Debate rages on cryptocurrency

Bram Fudzulani

The Reserve Bank of Malawi (RBM) has said it is still weighing options on use of cryptocarrency as a legal tender amid consultations with stakeholders.

Use of digital currency remains illegal according to the central bank despite being used in some circles as a medium of exchange or means of payment.

Cryptocurrency is a digital asset designed to work as a medium of exchange that uses strong cryptography to secure financial transactions, control the creation of additional units, and verify the transfer of assets.


It including Bitcoin, Litecoin, Ethereum, Zcash, Dach and Ripple.

RBM General Council and Bank Secretary, George Chioza, said on the sidelines of the Financial Services Lawyers Conference that Malawi is yet to decide on use of the digital currency.

“At the moment, Malawi is really on the border line. We have not said yes or no but we know there are cryptocurrencies. Take caution when you are dealing in those currencies,” Chioza said.


Making a presentation at the indaba, RBM’s Ethics and Compliance Manager, Thabo Chakaka Nyirenda, said use of complex mathematics makes it difficult to monitor cryptocurrency transactions and check money laundering.

He said the dilemma is that some commentators have expressed fears that outright banning of digital currencies would force users to go underground where they will continue to operate without anti-money laundering oversight hence, the need to counterbalance the risks and the benefits.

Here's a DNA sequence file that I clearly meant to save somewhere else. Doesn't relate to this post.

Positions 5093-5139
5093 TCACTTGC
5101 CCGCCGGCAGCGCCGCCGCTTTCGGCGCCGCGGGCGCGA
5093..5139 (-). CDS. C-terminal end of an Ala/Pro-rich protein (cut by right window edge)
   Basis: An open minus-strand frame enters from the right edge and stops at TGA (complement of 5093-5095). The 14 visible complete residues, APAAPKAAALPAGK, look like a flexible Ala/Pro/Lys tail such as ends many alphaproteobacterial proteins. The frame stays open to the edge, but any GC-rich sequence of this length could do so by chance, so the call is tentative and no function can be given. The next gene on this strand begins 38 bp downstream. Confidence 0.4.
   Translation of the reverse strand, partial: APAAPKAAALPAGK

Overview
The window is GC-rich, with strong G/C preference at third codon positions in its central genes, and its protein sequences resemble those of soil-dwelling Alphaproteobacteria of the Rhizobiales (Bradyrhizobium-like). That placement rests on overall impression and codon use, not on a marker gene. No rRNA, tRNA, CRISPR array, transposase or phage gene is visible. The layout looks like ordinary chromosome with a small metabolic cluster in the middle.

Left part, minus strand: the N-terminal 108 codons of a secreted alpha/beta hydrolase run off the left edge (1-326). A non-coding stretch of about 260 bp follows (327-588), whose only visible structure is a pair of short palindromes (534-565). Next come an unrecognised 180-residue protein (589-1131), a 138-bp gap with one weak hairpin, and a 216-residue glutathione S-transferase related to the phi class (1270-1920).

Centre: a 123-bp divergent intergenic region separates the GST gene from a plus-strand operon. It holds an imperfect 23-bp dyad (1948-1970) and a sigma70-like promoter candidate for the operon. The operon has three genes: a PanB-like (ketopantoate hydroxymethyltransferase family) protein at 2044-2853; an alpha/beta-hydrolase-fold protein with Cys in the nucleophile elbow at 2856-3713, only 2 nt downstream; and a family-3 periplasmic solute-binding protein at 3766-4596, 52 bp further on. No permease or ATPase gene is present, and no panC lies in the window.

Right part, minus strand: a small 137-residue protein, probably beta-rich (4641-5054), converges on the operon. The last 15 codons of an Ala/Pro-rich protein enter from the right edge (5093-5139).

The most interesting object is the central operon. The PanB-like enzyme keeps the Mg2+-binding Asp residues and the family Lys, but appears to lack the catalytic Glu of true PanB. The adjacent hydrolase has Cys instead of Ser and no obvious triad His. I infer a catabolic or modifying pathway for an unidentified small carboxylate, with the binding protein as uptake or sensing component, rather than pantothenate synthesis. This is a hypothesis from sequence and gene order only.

In a separate interview, ICT Association of Malawi president, Bram Fudzulani, said Malawi needs cryptocurrencies.

“Malawi is still grappling with regulations to do with financial technologies to allow co-existence of financial technology players as well as traditional banks in a way promotes interoperability and competition.

“However, cryptocurrencies are something we need as a country and its something Fin-techs bring in the market but we need to deal with the fundamental issues we have on our plate,” Fudzulani said.

He emphasised that there is need for heavy consumer awareness and protection before implementing the same.

In 2015 Global money laundering and terrorist financing watchdog, the Financial Action Task Force asked countries to indicated whether within their jurisdictions they allow cryptocurrencies or not.

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